NPR: NPR's Kelly McEvers talks with actresses Tippi Hedren, Melanie Griffith and Dakota Johnson about how the opportunities for women in Hollywood have changed over the generations.

Betty Corwin Honored for Creating Lincoln Center’s Broadway Archive

Observer: Superman, Batman, Wonder Woman and the whole Justice League would be advised to make a place in their number for an authentic hero of the arts. She may look like a mild-mannered, little-old-lady librarian, but, underneath, she’s really Betty Corwin.

Is the TV writers room facing its diversity problem? Playwrights raise the question

LA Times: Before she agreed to attend a Times photo shoot of playwrights working in television, Heidi Schreck asked her agent for information.

“I’m trying to get a little more context about the piece, particularly the level of diversity of the names presented. Are you interviewing any writers or showrunners of color?” her agent wrote the reporter by email, before listing some writers that immediately came to mind, including Carla Ching, Tracey Scott Wilson, Tanya Barfield, Dominique Morisseau, Tanya Saracho and Christopher Oscar Peña.

The 4 Redemption Narratives We Are Currently Using to Minimize This Sexual Harassment Hellscape

jezebel.com: “We shouldn’t close it off and say, ‘To hell with him, rot, and go away from us for the rest of your life.’ Let’s not do that. Let’s be bigger than that,” the actor Bryan Cranston recently said in an interview with the BBC. Cranston had been asked a hypothetical question about the return of Harvey Weinstein and Kevin Spacey, two men whose abuses stand out, even in the Me Too moment, and his response was equally hypothetical. And yet, the question revealed that even in the middle of an ongoing reckoning with sexual harassment and assault, covering a range of industries, the narratives of second chances and redemption are already beginning to emerge.

PigPen troupe of CMU grads brings unique brand of music, magic to South Side

Pittsburgh Post-Gazette: It was freshman year when seven Carnegie Mellon School of Drama students gathered to figure out how they might tell a compelling ghost story. They had a week before they would present that show to their peers in a festival called Playground — and they have been playing together ever since.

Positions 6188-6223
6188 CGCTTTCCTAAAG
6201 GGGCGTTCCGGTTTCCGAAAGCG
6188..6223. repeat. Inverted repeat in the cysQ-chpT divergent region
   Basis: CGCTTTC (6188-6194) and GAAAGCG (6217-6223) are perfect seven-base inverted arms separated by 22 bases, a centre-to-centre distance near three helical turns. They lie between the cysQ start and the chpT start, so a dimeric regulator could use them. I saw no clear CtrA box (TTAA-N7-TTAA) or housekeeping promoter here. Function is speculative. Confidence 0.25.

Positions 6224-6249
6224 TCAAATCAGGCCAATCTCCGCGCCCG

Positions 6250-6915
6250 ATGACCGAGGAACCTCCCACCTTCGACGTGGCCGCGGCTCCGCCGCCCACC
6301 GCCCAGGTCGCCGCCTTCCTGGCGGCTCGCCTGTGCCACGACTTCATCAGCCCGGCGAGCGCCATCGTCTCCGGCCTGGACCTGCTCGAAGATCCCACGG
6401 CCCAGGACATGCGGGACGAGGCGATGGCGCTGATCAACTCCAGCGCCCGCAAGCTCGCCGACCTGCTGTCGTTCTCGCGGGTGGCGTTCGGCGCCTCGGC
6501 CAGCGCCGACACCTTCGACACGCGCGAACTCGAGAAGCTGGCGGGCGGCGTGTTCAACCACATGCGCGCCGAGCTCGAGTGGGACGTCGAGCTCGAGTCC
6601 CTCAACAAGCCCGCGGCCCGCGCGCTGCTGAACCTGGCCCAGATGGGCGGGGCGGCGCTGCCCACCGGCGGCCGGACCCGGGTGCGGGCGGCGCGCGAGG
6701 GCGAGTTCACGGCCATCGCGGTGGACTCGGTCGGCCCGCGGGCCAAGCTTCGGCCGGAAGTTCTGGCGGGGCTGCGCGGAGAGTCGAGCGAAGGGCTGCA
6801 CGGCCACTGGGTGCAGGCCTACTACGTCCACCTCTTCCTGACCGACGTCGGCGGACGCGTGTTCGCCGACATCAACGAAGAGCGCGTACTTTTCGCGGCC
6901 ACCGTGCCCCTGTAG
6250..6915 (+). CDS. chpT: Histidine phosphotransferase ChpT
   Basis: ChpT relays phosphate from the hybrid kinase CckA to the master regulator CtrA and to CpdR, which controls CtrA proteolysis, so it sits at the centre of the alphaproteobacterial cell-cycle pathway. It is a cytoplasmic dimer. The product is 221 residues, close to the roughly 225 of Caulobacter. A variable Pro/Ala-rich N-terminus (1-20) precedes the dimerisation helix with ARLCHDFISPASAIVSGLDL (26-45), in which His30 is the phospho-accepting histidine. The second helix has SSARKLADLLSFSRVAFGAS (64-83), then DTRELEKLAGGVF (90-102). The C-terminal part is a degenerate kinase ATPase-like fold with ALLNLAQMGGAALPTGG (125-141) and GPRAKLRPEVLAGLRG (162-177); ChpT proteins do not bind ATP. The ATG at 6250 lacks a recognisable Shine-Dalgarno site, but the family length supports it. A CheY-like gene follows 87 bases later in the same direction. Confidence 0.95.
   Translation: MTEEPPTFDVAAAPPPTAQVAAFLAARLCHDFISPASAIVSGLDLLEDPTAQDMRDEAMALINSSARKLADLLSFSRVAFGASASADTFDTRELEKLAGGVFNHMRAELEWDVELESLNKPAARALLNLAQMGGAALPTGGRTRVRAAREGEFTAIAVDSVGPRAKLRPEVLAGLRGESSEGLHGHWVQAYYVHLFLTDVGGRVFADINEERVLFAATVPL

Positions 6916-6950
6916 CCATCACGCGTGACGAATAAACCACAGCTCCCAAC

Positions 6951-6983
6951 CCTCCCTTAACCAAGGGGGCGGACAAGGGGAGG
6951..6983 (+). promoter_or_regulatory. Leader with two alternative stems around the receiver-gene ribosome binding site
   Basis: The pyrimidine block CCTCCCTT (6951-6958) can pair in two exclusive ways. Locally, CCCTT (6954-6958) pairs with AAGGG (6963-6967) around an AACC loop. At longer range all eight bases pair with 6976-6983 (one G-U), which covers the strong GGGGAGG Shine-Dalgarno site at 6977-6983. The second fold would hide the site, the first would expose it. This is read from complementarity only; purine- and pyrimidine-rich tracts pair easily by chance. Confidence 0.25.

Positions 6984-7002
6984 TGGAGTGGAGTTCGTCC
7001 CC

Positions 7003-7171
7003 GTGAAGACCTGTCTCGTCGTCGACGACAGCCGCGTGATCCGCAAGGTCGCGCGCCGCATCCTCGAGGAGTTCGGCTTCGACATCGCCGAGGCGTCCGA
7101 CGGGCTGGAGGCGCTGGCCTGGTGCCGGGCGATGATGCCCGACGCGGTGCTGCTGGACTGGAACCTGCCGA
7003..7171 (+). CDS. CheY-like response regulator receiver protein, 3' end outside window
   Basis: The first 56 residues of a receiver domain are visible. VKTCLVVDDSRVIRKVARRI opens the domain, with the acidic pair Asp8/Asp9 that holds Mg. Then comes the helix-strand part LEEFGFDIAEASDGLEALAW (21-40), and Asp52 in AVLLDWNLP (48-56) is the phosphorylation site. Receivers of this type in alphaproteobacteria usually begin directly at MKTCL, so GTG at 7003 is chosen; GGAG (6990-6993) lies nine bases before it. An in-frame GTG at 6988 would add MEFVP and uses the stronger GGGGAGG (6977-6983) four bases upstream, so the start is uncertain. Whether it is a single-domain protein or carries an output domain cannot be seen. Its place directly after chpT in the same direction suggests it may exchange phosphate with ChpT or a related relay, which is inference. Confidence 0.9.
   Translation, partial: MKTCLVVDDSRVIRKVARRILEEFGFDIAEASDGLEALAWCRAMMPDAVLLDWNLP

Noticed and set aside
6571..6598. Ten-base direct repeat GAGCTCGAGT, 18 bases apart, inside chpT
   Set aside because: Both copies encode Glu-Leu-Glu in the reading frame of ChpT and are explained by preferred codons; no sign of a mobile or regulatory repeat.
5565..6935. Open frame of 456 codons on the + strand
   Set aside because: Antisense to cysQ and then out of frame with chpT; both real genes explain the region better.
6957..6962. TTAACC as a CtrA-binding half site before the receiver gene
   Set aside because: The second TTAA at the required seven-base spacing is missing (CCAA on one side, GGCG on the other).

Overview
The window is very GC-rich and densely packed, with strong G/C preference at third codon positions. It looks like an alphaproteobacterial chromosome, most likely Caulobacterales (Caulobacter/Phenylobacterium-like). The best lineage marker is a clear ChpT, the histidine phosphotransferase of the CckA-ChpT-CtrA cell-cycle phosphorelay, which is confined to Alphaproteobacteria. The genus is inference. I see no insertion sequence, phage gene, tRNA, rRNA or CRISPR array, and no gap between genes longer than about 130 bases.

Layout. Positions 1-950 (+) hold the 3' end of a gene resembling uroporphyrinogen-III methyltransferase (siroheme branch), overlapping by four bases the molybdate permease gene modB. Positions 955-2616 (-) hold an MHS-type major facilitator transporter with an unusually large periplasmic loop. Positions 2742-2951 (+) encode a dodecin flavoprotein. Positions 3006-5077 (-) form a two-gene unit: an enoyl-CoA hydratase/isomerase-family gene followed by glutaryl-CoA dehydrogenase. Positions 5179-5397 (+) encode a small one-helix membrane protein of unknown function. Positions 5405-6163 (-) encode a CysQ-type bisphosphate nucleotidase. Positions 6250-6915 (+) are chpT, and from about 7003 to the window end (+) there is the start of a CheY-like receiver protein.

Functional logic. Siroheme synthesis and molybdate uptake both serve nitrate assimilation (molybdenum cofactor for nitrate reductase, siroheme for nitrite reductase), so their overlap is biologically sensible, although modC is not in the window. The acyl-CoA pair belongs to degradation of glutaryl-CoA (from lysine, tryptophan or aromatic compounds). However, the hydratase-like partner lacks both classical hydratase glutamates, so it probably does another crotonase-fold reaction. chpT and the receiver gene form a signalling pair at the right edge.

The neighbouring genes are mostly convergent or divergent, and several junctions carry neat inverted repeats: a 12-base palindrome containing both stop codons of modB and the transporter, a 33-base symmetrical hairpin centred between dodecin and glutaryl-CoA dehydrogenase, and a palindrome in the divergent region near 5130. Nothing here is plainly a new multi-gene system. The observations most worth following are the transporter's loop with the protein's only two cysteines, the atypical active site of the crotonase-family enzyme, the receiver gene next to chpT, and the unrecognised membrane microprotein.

Scenes from the green room: Playwrights on why they thrive in TV

LA Times: What follows is a sampling of their thoughts about why television is such an artistically satisfying medium, why more and more of them keep flocking to it, what they have learned about themselves as artists in the process, and how balancing a life between theater and TV is a near-impossible challenge that they will never, ever give up on.

By the light of the silvery moon – a review of ‘The Old Man and the Old Moon”

'Burgh Vivant: After the Old Woman (Alex Falberg) takes off in the middle of the night, an Old Man (Ryan Melia) sets off on a perilous mission to find his wife in Pigpen Theatre Company’s lively, lyrical lullaby, “The Old Man and the Old Moon.”

In an ode to the moon, Percy Bysshe Shelley wrote, “Art thou pale for weariness, of climbing heaven and gazing on the earth? Wandering companionless among the stars that have a different birth, and ever changing a joyless eye that finds no object worth its constancy.”

Stage review: 'The Humans' dishes out comedy with familial discord at Pittsburgh Public Theater

Pittsburgh Post-Gazette: Thanksgiving came early — and also Christmas and any other family-gathering holiday on your immediate horizon. But Stephen Karam’s disarmingly titled “The Humans” at the Pittsburgh Public Theater is a Tony Award winner for Best Play. So clearly, for the three-generation Blake family, even with their honest-to-Betty Crocker, pungent, fresh-roasted turkey, this isn’t going to be a Norman Rockwell holiday.